Home News Confidence and quality of life: what the Dutch can teach us about home…


Confidence and quality of life: what the Dutch can teach us about home…

by Ace Damon

Since mid-March, most Brazilian offices have adopted the remote work system for their employees. This change was a quick response to the Problem of Covid-19, since, without vaccine or medication, only social distancing remains as a way to prevent the spread of the virus.

The transformation in the way of work seems to have pleased several executives – after all, the costs decrease. Now, it is considered to maintain this system even after the pandemic, albeit partially.

Things, however, happened very quickly, and everything was set up in an improvised way. Are Brazilians ready to deal with the home office becoming the rule, not the exception?

The number of professionals working from home in Brazil has grown in recent times. Between 2012 and 2018 (the year of the last survey by IBGE) there was a 44.4% growth in home office membership. At the time, 5.2% of Brazilian workers worked under this regime.

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In the US, the number of home office workers is the same. In the Netherlands, the number is significant: 14.1% of the workers are adept at the home office. There is the Flexible Work Act – and you can learn a lot from it.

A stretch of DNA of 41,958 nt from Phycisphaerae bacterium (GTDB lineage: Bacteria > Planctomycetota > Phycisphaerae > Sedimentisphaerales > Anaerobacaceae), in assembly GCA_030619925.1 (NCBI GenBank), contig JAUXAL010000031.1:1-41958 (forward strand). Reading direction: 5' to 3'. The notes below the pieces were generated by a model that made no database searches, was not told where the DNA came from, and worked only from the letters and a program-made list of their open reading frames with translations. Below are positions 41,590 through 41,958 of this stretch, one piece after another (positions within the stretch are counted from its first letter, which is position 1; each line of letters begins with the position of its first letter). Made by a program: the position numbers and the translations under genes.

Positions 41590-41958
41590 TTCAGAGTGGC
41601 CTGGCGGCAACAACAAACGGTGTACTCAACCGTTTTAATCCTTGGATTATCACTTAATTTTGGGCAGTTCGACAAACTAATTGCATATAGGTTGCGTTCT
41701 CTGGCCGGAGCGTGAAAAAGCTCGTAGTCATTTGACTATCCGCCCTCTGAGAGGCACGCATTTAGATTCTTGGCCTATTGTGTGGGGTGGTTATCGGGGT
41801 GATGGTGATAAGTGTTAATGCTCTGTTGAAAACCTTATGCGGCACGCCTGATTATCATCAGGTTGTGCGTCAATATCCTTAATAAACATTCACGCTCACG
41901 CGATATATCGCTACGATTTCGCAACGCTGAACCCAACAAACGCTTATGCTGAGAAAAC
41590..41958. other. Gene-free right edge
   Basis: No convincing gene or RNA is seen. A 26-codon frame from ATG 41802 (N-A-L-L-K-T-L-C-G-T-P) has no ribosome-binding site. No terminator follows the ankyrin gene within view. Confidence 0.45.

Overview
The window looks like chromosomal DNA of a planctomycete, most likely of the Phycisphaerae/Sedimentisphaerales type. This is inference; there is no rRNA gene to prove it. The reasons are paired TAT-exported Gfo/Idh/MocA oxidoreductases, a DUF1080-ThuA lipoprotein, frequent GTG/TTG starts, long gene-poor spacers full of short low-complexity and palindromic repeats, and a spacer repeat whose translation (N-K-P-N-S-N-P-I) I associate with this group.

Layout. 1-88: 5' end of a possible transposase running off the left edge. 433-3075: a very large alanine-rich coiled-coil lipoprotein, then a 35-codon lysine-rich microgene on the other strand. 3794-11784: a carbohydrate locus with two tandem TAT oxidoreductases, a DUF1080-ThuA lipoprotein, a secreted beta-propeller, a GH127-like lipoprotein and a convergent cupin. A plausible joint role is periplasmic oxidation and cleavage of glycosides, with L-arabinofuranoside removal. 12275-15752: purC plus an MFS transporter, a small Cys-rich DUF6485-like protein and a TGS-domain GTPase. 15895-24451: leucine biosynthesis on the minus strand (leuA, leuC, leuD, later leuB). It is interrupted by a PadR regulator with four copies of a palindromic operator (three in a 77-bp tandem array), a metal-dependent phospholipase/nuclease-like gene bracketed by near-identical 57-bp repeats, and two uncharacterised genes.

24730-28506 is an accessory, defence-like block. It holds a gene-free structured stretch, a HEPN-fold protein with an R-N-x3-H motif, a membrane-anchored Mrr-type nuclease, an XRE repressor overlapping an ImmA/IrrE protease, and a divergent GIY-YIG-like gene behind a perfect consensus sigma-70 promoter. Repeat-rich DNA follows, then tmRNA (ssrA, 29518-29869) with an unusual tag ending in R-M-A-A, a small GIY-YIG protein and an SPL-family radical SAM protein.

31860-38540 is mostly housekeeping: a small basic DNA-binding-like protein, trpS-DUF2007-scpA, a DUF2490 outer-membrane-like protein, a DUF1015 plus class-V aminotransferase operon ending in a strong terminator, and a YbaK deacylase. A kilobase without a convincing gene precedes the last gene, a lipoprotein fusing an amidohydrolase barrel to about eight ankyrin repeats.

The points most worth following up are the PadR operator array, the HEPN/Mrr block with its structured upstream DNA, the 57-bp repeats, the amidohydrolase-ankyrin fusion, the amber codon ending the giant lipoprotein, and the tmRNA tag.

The law, which came into force in January 2016, allows the employee to ask his employer for the right to work outside the office. There are only two prerequisites for the order: the company must consist of ten employees or more and the employee must have served in the office for at least six months. The employer may refuse the request, but it is necessary to justify the reason in writing.

But don’t think that after that, I’m supposed to go home and work on your laptop on the kitchen table. The employer is responsible for the employee’s health and, consequently, for his/her work environment. It should guarantee it an exercise chair, office desk, equipment and even a luminaire if the ambient light is not suitable.

In addition, the employer must visit the environment chosen by the employee with a specialist in occupational health and safety to attest that the site complies with the obligations provided by law. If the employee develops a health problem at home, such as repetitive strain injury, the company is liable for the damage.

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In the Netherlands, there are still many coworking spaces – places where multiple people (not necessarily from the same company) work together. In addition, both libraries and some coffee shops are adapted for those who want to escape the office. The only rule of thumb is that the employer can set some security restrictions for those who are not at home, such as banning the use of open Wi-Fi and sharing sensitive data in public.